it became apparent that a basic performance limitation of EF requires additional investigation. The time it takes EF to materialize data is a function of the amount of associations (foreign keys) the entire model has, even when such associations are
not part of the query in question.
As an example, using the AdventureWorks database generate an EDMX model, then have the following query:
List<SalesOrderHeader> headers = null;
using (var ctx = new AdventureWorksEntities())
headers = ctx.SalesOrderHeader.ToList();
This will materialize 31465 SalesOrderHeader entities. But the time it takes to do so depends on the size of the model we have. The test machine used has Windows 8.1 64-bit, .NET 4.5.1, high performance power setting, 12 GB RAM, Intel Xeon W3530 CPU at 2.8
If the EDMX only has one entity type (SalesOrderHeader) materialization takes 840 milliseconds (median value, 10 runs), but when the EDMX contains a richer model, for example one with 67 entity types and 92 associations, the same test takes 7246 milliseconds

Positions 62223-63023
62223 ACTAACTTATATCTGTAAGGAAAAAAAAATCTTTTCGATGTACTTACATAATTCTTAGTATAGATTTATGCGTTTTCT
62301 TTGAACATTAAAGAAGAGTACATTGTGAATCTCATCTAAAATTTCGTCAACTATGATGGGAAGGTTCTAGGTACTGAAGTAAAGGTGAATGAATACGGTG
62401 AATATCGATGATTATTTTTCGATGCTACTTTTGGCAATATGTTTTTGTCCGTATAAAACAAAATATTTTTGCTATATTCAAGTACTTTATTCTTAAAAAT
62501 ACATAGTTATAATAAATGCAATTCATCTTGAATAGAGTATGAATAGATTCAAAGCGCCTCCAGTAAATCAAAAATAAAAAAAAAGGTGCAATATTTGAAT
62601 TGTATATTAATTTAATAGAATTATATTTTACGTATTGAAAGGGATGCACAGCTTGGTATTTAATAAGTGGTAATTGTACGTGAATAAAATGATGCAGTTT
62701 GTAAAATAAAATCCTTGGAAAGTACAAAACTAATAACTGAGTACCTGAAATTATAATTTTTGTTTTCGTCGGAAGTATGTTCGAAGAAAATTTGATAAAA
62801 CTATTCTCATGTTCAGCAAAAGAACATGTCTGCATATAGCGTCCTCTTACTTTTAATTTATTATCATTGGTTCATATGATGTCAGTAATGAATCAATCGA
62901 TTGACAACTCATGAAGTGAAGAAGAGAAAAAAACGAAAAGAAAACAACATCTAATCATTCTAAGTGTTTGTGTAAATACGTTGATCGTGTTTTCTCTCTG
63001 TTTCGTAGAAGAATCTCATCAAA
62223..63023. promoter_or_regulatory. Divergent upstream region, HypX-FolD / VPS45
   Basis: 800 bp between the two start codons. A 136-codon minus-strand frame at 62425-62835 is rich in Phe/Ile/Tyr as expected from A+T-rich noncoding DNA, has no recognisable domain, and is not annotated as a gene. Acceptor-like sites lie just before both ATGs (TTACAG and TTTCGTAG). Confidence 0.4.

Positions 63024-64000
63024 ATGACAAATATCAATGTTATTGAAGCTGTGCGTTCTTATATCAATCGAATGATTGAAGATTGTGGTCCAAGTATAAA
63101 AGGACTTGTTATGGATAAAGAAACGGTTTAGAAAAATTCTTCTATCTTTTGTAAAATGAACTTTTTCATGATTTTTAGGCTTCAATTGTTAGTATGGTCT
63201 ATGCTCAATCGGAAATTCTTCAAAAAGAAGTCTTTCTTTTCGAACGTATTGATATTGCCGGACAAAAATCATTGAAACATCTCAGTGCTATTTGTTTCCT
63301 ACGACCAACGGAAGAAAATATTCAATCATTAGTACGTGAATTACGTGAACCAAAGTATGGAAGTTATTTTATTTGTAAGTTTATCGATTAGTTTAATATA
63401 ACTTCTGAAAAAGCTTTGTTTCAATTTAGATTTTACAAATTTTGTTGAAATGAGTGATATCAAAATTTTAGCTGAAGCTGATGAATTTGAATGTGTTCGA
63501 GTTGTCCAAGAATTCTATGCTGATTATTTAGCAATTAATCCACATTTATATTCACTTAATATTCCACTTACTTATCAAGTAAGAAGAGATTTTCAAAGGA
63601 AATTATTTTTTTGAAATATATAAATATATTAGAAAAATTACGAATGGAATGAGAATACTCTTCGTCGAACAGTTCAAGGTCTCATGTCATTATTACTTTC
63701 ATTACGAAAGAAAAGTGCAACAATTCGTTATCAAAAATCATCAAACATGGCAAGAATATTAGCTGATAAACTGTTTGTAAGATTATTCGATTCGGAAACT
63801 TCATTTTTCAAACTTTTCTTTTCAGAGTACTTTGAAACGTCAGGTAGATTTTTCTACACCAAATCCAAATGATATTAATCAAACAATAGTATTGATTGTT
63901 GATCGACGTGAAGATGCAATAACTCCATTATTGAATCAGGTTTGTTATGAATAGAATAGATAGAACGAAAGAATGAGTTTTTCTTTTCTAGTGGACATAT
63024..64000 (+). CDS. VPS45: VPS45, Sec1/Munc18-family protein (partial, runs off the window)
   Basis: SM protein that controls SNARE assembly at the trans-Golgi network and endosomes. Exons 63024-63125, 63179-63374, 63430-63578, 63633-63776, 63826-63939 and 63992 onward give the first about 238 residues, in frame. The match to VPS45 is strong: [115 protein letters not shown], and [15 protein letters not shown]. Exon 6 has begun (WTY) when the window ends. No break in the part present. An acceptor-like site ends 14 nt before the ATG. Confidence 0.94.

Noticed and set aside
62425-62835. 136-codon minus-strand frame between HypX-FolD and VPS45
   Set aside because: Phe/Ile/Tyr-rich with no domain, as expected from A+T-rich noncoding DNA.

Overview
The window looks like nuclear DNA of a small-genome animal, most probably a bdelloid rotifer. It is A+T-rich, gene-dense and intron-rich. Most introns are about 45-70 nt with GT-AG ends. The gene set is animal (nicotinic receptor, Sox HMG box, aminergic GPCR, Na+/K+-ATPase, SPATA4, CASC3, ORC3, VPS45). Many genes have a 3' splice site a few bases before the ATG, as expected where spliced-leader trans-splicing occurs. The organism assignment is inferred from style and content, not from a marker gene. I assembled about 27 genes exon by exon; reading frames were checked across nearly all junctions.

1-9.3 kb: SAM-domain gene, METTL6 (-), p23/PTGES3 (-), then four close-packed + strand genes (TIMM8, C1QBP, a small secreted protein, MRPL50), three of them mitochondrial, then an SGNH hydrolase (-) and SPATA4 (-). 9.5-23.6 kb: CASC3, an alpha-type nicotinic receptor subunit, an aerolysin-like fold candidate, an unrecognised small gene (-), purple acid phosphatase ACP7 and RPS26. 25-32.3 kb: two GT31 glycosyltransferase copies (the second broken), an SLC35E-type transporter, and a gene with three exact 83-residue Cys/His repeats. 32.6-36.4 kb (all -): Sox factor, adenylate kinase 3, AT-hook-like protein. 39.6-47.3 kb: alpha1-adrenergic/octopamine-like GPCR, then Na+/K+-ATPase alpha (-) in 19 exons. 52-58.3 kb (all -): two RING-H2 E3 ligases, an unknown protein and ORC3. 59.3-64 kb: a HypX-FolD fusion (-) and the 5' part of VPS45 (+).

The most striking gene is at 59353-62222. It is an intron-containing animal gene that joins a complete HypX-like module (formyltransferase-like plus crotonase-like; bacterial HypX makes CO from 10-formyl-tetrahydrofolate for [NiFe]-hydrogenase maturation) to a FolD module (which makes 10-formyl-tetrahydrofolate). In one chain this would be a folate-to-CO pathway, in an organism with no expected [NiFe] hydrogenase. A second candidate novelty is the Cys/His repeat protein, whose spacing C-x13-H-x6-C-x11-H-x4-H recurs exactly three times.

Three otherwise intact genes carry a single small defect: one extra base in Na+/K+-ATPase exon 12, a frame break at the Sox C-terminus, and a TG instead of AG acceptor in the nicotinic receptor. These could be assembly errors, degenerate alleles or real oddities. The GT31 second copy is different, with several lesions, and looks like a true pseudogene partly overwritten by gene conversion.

to complete (median value, 10 runs).
The additional CPU is spent on code that’s affected by the amount of foreign keys in the model. The biggest difference seems to come from EntityEntry.TakeSnapshot() as it’s massively affected. It went from 173 samples to 29547 samples due to the cost of the
call to TakeSnapshotOfForeignKeys(), according to Visual Studio 2013 sampling profiles.
The second biggest difference comes from ObjectStateManager.FixupReferencesByForeignKeys() which went from 5 samples to 20172 samples.
This requires additional investigation.